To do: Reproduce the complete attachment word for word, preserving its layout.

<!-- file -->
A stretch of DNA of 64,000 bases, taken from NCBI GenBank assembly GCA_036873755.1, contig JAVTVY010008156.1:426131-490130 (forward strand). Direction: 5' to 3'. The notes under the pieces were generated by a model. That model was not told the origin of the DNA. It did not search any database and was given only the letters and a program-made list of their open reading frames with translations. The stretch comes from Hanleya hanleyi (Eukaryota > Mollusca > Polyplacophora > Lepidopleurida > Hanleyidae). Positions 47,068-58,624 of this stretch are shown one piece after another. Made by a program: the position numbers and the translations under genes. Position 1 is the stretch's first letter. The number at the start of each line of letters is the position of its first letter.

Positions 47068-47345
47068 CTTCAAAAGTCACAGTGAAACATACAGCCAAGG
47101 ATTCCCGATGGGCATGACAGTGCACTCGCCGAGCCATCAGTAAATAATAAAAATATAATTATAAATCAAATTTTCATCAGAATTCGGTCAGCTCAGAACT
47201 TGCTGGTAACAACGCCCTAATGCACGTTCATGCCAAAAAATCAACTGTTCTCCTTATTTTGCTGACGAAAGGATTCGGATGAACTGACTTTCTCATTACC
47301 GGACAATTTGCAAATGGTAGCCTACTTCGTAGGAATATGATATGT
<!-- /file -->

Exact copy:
A stretch of DNA of 64,000 bases, taken from NCBI GenBank assembly GCA_036873755.1, contig JAVTVY010008156.1:426131-490130 (forward strand). Direction: 5' to 3'. The notes under the pieces were generated by a model. That model was not told the origin of the DNA. It did not search any database and was given only the letters and a program-made list of their open reading frames with translations. The stretch comes from Hanleya hanleyi (Eukaryota > Mollusca > Polyplacophora > Lepidopleurida > Hanleyidae). Positions 47,068-58,624 of this stretch are shown one piece after another. Made by a program: the position numbers and the translations under genes. Position 1 is the stretch's first letter. The number at the start of each line of letters is the position of its first letter.

Positions 47068-47345
47068 CTTCAAAAGTCACAGTGAAACATACAGCCAAGG
47101 ATTCCCGATGGGCATGACAGTGCACTCGCCGAGCCATCAGTAAATAATAAAAATATAATTATAAATCAAATTTTCATCAGAATTCGGTCAGCTCAGAACT
47201 TGCTGGTAACAACGCCCTAATGCACGTTCATGCCAAAAAATCAACTGTTCTCCTTATTTTGCTGACGAAAGGATTCGGATGAACTGACTTTCTCATTACC
47301 GGACAATTTGCAAATGGTAGCCTACTTCGTAGGAATATGATATGT